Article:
Thanks, I'll put the above pic in both the LA County list and in the article, but feel free to make your own choice. Smallbones(smalltalk) 02:57, 1 December 2014 (UTC)

Need help with article title[edit]

Wiki-NRHP team: I’ve just finished an article on NRHP building. It's listed on the NRHP as “Sisters High School.” However, the historic high school was replaced long ago with a modern high school which is already listed in Wikipedia under that name. Is there a common practice way of titling an article like this...e.g. “Old Sister High School” or “Sisters High School (historic).” One other choice is to name the article after the building's current function...i.e. “Sister School District Administration Building.” Do you folks have a standard solution for this situation? If not, any recommendations?--Orygun (talk) 06:06, 5 December 2014 (UTC)

In my case the extant version was "Old (place name)", but "Old Sister High School" probably wouldn't work. I'd simply use "Sister High School (original)" and make a link to it from the Sister High School page to clear up the issue of anyone arriving there. ChrisGualtieri (talk) 06:11, 5 December 2014 (UTC)
According to the nomination for that building, Sisters HS was established as an institution somewhat before the NRHP-listed building was built. Therefore "original" would be misleading for your article. I suggest using the building's construction date to disambiguate the article title: "Sisters High School (1939)". This same approach has previously been used in, for example, United States Post Office (The Dalles, Oregon, 1916). — Ipoellet (talk) 08:12, 5 December 2014 (UTC)
Why wouldn't "Old Sisters High School" work? Are you thinking that it would look like <Old Sisters> <High School>, rather than the <Old> <Sisters High School> as it should? If "OSHS" isn't reasonable, I agree with the (1939) idea. Nyttend (talk) 14:47, 5 December 2014 (UTC)
At the University of Illinois there used to be the Old Men's Gym, though folks now insist that it was the Men's Old Gym. It is on the NRHP. Smallbones(smalltalk) 14:54, 5 December 2014 (UTC)
My concern with "Old Sisters High School" is that I'm not aware of any reliable sources where that particular formulation is used (WP:COMMONNAME). If editor-composed disambiguation is needed, it is always done in parentheses at the end of the title. So according to Wikipedia conventions, "Sisters High School (Old)" would be comparatively more acceptable, although its sound is too informal for me. — Ipoellet (talk) 20:08, 5 December 2014 (UTC)
Personally, I'd go with the current building name -- see Talk:Polly Rosenbaum Building for a previous case of hashing this out at some length. My second choice would be the disambig by year. --SarekOfVulcan (talk) 15:16, 5 December 2014 (UTC)
There's a big difference, however, in that there doesn't appear to be a separate article on the El Zaribah Shrine Auditorium building that replaced the Rosenbaum Building; we already have an article on Sisters High School. The closest corresponding situation that comes to my mind is in Ohio; Piqua High School is a new building, and the place listed as "Piqua High School" has its article at Old Piqua High School. Nyttend (talk) 15:39, 5 December 2014 (UTC)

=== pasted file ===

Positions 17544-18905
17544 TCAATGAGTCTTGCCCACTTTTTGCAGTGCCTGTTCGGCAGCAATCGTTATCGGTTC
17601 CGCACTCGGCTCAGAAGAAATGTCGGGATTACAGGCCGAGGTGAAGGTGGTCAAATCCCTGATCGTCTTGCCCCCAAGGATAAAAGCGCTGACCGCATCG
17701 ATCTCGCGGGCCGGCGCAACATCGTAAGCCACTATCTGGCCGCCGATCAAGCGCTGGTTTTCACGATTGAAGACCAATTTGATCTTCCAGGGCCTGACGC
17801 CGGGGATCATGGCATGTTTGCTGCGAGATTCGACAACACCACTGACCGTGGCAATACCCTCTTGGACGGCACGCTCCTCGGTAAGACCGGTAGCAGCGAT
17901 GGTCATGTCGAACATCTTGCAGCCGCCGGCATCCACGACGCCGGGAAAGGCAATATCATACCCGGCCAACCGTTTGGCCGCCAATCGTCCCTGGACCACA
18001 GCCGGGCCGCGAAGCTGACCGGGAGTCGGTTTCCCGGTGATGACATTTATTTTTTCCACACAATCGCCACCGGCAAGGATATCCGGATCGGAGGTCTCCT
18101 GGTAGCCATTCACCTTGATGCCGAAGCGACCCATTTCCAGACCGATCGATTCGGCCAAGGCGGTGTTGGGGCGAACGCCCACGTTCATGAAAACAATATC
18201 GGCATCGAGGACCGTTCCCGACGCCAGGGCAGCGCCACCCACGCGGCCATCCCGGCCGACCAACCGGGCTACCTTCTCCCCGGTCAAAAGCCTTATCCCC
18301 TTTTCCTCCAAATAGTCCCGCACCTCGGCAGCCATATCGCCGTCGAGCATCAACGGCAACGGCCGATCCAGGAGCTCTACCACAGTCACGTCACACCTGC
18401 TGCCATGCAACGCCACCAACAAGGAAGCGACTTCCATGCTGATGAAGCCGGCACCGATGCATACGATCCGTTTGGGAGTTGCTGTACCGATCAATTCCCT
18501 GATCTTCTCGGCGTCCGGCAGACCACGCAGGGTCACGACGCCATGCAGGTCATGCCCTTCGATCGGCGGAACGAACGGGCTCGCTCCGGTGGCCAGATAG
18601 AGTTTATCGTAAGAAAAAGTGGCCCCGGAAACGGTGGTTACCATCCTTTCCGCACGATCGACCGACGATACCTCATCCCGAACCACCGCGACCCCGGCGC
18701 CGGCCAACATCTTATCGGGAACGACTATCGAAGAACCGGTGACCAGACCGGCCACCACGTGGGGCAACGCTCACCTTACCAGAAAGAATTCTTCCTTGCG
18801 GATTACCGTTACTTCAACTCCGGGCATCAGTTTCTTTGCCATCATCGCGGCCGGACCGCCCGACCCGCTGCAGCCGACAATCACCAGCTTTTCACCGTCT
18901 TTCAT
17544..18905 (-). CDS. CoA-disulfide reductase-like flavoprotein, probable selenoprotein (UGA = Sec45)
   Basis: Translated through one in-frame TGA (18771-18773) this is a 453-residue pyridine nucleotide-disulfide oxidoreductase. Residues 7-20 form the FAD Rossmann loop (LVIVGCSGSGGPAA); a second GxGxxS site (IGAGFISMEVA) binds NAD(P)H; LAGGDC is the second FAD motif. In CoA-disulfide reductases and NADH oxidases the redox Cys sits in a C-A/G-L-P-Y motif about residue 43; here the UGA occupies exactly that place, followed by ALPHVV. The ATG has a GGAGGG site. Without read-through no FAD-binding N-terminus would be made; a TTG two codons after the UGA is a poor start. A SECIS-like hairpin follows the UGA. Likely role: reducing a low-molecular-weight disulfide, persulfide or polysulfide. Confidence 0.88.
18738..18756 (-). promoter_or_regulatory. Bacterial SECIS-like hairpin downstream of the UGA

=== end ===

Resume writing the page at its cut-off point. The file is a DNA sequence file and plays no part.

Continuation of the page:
A lot depends on conditions on the ground. How do people in the town refer to the historic building? Do they call it the "old Sisters School Building", or have they refer to it by some new name that reflects its modern usage (remember, names of buildings can change). Blueboar (talk) 00:29, 6 December 2014 (UTC)
Another option... shift the focus of the Sisters High School article, so it talks about both the old and new institutions/buildings... discuss the historic (NRHP listed) building in a historical context within that joint article... as a section (or perhaps even as a sub-section within a broader "history" section on the school as a whole). We don't necessarily have to have a separate stand alone article on every building in the NRHP... the goal should be that every building is covered somewhere in Wikipedia, but if it makes sense to merge it into a related article, that's OK. Blueboar (talk) 00:41, 6 December 2014 (UTC)
The current high school and Sisters High School (1939) should be separate if it would be at all confusing (which I think it would be). The date qualifier is standard with the rest of the Oregon NRHP articles from way back, and there doesn't seem to be a project guideline for this. Valfontis (talk) 01:10, 6 December 2014 (UTC)
Actually, I'm waffling a bit. I'm pretty sure we have several NRHP articles that are at the site's current common name, with an intro that says something like: "The Sisters School District Administration Building, listed on the NRHP as Sisters High School, is a blahblahblah." With a {{confused}} hatnote for the current school. That's my final answer. (Googling, I found a few references to "Old Sisters High School" but current usage favors calling it the administration building.) Valfontis (talk) 01:31, 6 December 2014 (UTC)